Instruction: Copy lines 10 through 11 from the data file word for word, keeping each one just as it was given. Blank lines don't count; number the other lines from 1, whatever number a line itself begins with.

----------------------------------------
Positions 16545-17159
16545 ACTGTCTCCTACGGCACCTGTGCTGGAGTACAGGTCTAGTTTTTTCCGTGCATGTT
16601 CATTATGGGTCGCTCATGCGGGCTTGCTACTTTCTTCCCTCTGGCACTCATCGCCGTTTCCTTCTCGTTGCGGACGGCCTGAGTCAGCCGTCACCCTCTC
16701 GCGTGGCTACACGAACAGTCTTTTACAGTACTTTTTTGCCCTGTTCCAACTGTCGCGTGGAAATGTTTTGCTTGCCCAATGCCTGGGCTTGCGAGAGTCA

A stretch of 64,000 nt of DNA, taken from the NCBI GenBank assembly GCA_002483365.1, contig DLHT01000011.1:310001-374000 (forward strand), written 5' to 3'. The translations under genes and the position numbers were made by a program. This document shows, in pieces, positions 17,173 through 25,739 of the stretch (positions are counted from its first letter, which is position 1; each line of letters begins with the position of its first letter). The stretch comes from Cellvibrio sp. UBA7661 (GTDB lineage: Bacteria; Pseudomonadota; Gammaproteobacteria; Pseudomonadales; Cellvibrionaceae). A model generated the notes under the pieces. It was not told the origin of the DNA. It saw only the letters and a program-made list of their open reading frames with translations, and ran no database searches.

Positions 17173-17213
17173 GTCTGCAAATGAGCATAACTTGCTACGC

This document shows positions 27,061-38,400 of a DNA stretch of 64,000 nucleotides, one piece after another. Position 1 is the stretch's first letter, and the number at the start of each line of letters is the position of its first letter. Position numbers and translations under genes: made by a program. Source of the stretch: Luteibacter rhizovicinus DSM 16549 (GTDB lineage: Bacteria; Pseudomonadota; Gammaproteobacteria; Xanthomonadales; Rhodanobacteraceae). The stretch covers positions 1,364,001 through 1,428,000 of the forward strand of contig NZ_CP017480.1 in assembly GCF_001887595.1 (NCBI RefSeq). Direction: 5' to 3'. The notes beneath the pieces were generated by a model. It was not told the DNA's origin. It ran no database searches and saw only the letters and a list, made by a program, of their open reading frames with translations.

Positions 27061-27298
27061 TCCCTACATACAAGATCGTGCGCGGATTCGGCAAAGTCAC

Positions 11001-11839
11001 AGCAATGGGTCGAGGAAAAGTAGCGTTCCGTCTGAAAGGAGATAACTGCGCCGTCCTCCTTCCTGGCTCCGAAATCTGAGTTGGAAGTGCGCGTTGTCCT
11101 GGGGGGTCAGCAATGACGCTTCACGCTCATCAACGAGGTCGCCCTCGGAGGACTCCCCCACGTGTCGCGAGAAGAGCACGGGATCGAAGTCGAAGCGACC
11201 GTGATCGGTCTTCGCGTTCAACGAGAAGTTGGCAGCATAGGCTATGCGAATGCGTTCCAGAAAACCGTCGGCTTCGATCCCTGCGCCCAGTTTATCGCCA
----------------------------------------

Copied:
27061 TCCCTACATACAAGATCGTGCGCGGATTCGGCAAAGTCAC

Positions 11001-11839